For the third time in the last 7 days, an earthquake has rattled Georgia. According to USGS, a magnitude 2.5 earthquake struck south and east of Atlanta this morning near Sparta, half way between Atlanta and Augusta, and Athens and Macon. The quake hit at 4:30 am this morning and struck from a depth of 10.9 km. While the pair of earthquakes that struck on Friday hit near the Alabama / Georgia state line, today’s earthquake struck in an area with no recent earthquake activity. According to USGS, no measured earthquake of any magnitude struck near the area of this morning’s earthquake in the last 30 days. However, this area did see some earthquake activity earlier this year, with weak to mild events unfolding in this general area 3-4 months ago.
While people used the “Did you feel it?” reporting tool on the USGS website to report they felt today’s earthquake, there have been no reports of any damage or injuries.
Another magnitude 3.9 earthquake event unfolded near today’s epicenter on June 19 last year. That earthquake struck in Candler County, about 7 miles east of Stillmore, Georgia. Even though the earthquake was more than 150 miles away, it was felt throughout the city of Atlanta. While the Tsunami Warning Center’s initial bulletin has the earthquake set as a 4.5 magnitude event, USGS’s first analysis pegged it at 4.2. A subsequent reanalysis of data further reduced the earthquake to a magnitude 3.9 event. USGS says it was felt across a large area because it was so shallow. While earthquakes this strong do strike in the northern portion of the state in and around the mountains, an earthquake of this size is quite rare in southeastern Georgia. The last earthquake within 30 miles of this one with comparable intensity occurred in 2003. That 3.6 magnitude earthquake struck in Cobbtown, Georgia. Before that, there was a 3.7 magnitude event in Hixton which hit in 1976.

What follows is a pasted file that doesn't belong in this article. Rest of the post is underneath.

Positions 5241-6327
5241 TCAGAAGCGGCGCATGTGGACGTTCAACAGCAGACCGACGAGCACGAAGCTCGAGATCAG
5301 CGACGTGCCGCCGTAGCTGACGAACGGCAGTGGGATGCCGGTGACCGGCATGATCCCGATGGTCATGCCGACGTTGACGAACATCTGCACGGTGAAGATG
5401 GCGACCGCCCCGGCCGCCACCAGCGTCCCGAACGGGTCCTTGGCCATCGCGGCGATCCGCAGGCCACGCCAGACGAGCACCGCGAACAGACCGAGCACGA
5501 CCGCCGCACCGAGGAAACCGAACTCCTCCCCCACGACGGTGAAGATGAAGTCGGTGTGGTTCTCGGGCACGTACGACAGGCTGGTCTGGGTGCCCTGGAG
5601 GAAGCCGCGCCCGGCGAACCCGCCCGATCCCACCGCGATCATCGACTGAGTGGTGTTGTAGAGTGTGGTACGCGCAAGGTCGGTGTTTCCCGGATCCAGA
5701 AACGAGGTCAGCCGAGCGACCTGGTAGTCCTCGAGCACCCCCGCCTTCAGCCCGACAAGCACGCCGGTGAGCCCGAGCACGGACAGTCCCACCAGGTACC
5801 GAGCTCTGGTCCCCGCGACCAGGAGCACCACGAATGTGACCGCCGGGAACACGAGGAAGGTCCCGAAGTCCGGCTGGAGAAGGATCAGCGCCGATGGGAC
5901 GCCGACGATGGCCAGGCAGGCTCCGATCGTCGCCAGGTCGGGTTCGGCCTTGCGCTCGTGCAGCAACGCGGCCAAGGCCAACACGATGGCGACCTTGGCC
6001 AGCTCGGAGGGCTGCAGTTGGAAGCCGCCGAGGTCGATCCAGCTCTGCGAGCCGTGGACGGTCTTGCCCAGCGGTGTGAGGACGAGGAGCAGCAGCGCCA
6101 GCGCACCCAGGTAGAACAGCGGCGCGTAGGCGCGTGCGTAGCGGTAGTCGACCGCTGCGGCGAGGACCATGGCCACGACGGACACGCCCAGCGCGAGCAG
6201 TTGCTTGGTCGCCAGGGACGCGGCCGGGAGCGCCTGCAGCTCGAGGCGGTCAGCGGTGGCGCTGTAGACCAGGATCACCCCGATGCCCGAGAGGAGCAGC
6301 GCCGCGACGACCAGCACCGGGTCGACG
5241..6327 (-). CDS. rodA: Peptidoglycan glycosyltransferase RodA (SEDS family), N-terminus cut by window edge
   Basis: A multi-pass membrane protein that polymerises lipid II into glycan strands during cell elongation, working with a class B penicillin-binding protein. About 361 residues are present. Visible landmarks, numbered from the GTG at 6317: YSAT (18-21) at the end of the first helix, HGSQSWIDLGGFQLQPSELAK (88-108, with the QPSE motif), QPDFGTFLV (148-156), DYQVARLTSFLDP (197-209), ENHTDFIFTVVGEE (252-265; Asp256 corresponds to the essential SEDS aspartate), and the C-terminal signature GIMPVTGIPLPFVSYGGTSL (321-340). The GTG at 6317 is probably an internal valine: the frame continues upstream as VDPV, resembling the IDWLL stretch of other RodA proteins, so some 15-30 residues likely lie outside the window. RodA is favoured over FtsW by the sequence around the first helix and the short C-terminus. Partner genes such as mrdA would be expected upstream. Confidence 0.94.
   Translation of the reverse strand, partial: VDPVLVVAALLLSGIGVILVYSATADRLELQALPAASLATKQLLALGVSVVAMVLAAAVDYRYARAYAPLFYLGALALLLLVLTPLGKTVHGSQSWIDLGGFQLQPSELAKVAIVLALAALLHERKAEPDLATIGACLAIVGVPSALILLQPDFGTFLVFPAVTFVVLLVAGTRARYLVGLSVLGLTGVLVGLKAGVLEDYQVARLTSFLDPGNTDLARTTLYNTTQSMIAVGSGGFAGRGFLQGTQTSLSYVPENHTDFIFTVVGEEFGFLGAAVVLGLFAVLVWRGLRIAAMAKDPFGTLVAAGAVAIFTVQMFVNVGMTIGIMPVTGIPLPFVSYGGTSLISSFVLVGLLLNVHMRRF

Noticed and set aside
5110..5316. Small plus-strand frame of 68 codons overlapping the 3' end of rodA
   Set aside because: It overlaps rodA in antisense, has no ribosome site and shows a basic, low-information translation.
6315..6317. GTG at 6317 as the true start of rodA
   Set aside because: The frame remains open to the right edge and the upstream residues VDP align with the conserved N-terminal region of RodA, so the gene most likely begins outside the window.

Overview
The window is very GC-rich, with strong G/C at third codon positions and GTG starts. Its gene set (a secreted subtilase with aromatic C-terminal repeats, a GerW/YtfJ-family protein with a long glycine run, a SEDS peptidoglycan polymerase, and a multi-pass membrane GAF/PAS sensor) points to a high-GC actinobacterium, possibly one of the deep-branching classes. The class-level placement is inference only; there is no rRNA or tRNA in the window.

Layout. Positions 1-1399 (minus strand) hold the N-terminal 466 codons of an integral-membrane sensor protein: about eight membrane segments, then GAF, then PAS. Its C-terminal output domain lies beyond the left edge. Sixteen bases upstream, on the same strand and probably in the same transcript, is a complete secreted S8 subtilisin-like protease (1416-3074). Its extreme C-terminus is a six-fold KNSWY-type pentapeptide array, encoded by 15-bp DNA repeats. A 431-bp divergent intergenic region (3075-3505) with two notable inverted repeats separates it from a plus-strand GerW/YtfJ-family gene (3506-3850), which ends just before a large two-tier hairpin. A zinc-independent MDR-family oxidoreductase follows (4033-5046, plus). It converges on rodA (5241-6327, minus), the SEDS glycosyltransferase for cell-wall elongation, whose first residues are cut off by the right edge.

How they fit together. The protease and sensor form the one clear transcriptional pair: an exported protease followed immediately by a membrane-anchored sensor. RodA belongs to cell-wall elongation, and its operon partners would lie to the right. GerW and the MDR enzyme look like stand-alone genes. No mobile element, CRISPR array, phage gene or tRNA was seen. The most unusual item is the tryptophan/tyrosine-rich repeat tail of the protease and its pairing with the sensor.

According to Georgia’s Emergency Management and Home Security Agency (GEMA), approximately 15 percent of the world’s earthquakes are scattered over areas like Georgia that lack clearly defined active faults. Although earthquakes in Georgia are comparatively rare, scattered earthquakes caused significant damage and are an important consideration for homeowners. Georgia’s northwest counties, South Carolina border counties, and central and west central Georgia counties are most at risk.
GEMA recommends that people in Georgia plan for the risk of damaging earthquakes, especially if they’re in the northern Georgia counties of Bartow, Catoosa, Chattooga, Dade, Fannin, Floyd, Gilmer, Gordon, Murray, Pickens, Rabun, Towns, Union, Walker, and Whitfield, the South Carolina border counties of Burke, Chatham, Columbia, Effingham, Elbert, Lincoln, Richmond, and Screven, and central and west-central counties of Twiggs, Bibb, Jones, Baldwin, Hancock, Greene, Putnam, Butts, Jasper, Newton, Morgan, Walton, Harris, and Muscogee.
GEMA writes, “It’s important to be aware of your earthquake risk and to know how to protect yourself.” They encourage people to take a moment now to learn basic steps they should take before, during, and after an earthquake.